3/15/15 - Great Career Success Debate: 8 first interview mistakes you can avoid
By: Patrick O' Brien and Susan Davis-Ali
Patrick O’Brien, author of Making College Count, entrepreneur and professor, squares off with career expert Dr. Susan Davis-Ali, founder of Leadhership1, author and Carlson School of Management faculty, on how to achieve success after college.
Question: What will help me stand apart in an interview from other qualified candidates?
Great question, but don’t get ahead of yourself. In my experience, first interviews are a time to weed-out the people who make common interview mistakes. Second interviews are when they’ll choose between the remaining qualified candidates. That’s when you’ll need to set yourself apart. Your goal in the first interview is to avoid these common pitfalls so that you get invited back for a second interview.
1. “Is it possible to negotiate for more vacation time?”
Your goal in any job interview is to get a job offer. Save negotiations for benefits like vacation time and salary until after you’ve been offered the job.
2. “Sorry I’m late.”
If you’re late for the interview, you can kiss the job goodbye.
3. “I’m not sure I have everything the job requires, but I learn quickly and I work hard.”
Being quick to learn and a hard-worker are great, but you stepped on a landmine before you got to those good qualities about yourself. The truth is that none of the candidates will have everything the recruiter is looking for, and your job is not to make it easy for them to identify the skills you are lacking.
4. “My old boss was terrible.”
Anything negative you say about your previous boss or your colleagues can and will be used against you. Stay positive in the interview.
Susan’s Bottom Line: First interviews are full of landmines designed to weed out unsuspecting candidates. Your job is to avoid one of these common interview disasters so that you’ll be invited back for a second interview where you’ll need to distinguish yourself from the pack.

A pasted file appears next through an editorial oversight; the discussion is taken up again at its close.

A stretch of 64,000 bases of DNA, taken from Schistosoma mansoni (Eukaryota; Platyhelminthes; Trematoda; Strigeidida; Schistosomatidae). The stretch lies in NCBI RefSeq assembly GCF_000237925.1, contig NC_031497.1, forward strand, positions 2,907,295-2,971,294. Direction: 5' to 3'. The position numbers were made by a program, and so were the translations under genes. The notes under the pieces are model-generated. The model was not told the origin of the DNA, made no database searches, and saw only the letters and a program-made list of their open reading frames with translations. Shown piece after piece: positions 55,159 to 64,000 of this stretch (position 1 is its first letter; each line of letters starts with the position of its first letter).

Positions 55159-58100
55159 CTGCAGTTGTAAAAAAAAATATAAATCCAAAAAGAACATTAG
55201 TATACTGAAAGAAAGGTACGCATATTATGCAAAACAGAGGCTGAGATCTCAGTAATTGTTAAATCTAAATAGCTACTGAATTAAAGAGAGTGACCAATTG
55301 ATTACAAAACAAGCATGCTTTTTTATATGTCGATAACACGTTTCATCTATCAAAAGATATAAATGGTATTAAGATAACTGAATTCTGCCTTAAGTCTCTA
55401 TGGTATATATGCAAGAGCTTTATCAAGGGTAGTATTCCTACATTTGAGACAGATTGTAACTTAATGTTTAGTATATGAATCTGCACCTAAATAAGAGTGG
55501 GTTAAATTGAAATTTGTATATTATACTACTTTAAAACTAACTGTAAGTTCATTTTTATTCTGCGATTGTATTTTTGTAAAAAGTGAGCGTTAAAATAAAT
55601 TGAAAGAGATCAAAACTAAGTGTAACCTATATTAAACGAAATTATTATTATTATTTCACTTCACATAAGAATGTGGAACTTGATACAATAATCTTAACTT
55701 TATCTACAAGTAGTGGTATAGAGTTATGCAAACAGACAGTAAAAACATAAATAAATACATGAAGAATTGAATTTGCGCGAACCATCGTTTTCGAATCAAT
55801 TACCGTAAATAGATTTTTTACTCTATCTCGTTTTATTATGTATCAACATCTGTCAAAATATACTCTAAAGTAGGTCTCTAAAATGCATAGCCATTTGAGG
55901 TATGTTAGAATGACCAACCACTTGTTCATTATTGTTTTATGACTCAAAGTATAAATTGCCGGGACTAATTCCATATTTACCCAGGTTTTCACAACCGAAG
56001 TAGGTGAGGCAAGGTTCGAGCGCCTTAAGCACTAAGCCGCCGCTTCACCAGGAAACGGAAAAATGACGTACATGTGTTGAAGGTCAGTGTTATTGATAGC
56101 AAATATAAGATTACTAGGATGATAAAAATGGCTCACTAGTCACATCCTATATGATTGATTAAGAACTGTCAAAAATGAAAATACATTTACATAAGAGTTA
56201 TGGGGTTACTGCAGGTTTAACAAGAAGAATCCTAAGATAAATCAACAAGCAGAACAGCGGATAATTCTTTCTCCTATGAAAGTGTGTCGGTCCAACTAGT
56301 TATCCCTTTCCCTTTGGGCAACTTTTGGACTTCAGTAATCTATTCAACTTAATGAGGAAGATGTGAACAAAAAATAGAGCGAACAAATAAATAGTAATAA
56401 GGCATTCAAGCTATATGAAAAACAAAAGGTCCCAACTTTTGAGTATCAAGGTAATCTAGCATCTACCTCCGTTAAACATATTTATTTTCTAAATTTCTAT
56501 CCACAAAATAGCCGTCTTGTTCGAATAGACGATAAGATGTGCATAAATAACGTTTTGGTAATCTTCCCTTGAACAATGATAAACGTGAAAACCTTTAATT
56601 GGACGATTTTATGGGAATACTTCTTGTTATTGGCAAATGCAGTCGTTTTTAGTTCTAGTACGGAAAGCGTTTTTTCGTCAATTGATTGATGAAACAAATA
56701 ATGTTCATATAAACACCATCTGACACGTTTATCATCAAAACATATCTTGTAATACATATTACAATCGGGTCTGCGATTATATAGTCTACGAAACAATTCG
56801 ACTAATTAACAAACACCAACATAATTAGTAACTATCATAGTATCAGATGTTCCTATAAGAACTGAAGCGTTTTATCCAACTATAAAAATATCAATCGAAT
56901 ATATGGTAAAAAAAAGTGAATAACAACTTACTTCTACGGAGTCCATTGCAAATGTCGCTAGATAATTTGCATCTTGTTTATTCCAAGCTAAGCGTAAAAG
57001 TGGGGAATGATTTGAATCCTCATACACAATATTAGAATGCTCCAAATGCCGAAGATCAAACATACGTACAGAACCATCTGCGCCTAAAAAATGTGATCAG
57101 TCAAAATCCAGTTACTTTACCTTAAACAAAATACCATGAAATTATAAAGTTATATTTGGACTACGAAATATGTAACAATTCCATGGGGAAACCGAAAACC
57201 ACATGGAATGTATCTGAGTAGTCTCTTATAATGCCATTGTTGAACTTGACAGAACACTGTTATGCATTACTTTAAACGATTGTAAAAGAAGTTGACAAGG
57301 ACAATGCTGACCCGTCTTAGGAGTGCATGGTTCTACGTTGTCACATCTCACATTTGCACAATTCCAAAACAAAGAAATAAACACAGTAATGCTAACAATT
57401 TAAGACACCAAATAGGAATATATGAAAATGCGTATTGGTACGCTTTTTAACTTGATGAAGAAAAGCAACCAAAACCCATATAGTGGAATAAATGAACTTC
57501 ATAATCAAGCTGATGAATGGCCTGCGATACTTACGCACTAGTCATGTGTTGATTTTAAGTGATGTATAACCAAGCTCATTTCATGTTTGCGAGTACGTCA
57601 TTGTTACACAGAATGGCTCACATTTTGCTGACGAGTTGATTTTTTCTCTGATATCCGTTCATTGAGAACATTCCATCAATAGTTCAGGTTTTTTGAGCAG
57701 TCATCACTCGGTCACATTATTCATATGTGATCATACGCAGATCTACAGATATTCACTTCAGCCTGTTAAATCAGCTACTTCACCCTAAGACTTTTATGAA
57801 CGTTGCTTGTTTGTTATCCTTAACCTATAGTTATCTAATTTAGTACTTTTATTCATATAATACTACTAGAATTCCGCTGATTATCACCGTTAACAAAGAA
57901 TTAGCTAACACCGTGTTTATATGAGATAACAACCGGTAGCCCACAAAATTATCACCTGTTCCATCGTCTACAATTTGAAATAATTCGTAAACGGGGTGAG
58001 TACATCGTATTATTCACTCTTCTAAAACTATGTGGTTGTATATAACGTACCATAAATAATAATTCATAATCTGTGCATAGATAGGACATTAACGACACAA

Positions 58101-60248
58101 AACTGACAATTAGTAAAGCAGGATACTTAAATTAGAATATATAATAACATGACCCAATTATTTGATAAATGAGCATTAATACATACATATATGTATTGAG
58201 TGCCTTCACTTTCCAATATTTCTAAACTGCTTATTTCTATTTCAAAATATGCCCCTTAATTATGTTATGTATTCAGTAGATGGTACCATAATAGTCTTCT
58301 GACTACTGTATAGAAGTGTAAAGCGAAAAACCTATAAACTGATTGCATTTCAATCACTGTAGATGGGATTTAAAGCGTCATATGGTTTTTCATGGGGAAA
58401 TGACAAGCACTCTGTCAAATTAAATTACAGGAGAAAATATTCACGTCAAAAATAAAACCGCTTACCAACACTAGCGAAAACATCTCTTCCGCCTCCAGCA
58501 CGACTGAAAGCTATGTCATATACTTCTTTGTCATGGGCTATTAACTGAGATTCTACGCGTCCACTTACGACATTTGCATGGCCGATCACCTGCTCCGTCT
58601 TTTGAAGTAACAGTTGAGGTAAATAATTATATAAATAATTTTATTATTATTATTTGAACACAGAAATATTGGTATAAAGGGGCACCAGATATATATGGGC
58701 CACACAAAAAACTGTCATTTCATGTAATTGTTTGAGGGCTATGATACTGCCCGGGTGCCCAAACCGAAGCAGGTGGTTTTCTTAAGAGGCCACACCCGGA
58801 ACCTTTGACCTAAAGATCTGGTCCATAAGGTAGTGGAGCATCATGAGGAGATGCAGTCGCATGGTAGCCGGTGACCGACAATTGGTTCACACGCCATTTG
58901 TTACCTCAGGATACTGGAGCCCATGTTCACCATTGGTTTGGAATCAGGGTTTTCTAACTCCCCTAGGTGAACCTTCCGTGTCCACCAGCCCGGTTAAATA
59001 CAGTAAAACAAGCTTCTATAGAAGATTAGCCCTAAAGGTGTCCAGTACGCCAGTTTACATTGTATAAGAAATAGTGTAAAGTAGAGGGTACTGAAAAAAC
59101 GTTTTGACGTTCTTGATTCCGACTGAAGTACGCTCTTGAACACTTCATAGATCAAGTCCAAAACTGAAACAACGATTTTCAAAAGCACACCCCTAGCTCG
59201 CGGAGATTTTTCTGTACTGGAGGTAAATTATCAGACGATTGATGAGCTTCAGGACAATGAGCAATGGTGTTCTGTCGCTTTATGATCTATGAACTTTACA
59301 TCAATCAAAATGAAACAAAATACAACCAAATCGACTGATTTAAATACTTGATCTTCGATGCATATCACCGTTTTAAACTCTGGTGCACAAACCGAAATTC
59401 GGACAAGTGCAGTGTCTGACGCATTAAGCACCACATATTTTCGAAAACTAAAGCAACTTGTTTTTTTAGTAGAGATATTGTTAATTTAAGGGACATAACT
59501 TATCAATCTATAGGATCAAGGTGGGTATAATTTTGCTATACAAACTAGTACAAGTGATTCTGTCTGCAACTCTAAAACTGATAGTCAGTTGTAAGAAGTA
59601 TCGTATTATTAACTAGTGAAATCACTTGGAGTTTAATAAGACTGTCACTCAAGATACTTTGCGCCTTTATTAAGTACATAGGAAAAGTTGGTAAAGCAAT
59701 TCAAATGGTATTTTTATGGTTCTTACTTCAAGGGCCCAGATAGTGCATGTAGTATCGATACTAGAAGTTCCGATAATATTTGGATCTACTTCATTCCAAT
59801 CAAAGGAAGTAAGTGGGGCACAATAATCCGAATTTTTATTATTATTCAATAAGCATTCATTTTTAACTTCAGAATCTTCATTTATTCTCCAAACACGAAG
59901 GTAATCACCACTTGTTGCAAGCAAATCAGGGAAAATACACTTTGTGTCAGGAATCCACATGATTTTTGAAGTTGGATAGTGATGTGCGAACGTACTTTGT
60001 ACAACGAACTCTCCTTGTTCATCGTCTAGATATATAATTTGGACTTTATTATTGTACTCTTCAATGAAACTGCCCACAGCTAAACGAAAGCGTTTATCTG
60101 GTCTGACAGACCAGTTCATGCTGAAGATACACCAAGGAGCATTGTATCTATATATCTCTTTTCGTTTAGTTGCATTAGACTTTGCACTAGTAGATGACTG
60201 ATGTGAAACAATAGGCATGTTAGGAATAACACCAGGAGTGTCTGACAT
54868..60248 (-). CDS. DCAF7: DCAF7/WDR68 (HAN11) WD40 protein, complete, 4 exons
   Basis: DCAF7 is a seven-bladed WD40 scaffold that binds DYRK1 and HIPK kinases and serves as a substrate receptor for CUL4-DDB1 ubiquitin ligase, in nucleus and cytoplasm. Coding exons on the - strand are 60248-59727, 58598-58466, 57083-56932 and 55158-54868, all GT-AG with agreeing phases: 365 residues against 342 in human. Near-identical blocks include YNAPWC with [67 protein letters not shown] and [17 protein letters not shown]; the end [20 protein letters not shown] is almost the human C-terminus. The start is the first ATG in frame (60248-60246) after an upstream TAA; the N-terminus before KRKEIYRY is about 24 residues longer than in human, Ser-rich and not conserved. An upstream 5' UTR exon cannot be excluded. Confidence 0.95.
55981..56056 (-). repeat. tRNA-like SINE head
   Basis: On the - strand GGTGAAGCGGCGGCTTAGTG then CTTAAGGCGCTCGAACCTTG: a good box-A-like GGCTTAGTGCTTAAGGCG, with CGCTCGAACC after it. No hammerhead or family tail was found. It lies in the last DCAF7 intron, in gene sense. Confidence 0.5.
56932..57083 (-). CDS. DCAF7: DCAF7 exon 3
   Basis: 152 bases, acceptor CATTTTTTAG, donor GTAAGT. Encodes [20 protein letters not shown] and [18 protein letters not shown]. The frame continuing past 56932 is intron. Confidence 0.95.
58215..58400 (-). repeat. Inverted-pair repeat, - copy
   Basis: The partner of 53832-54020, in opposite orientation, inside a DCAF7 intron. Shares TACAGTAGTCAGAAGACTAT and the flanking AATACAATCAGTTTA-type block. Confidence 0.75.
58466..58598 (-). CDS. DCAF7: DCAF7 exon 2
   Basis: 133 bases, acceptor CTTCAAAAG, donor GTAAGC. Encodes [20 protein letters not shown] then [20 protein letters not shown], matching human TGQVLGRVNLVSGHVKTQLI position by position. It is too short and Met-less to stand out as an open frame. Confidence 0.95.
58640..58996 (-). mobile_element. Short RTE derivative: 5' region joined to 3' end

1. “This is my second choice job.”
Nobody wants to be the bridesmaid. Period. If you get two offers, then you can have a discussion about an employer about why they believe they are a better choice than the other company. Until then, you need to project interest in a company in an interview with them.
2. “I haven’t done a lot of research on your company so don’t know much about it.”
Honesty is great but the person you are sitting across from chose to work for this company. They like it! To not have taken at least 15 minutes to peruse their website to become knowledgeable enough to talk intelligently about the company is inexcusable.
3. “Your company is awesome – you really rep it well.”
There’s no place for slang in an interview. Speak with some level of formality so you don’t sound like a “kid.” Also, don’t use filler words like the word “like,” which college students are very prone to do. It’s like not that impressive.
4. “I’m a little hungover today.”
No explanation necessary here. Don’t ever say you’re hung over in an interview … and don’t ever go to an interview hungover.
5. Can I work from my apartment one day a week (or start an hour after the standard start time)?
Any flexibility you will get will be earned. Asking for it prior to even getting hired sends a bad message to an employer.
Pat’s Bottom Line: In an interview situation, think before you speak. Along with impressing the recruiter, you need to avoid any knockout punches you might inflict upon yourself.
Are you transitioning from college to career or working in your first job after graduation? If so, we’d love to answer any question you may have related to career success. Send your first name, school, and/or employer to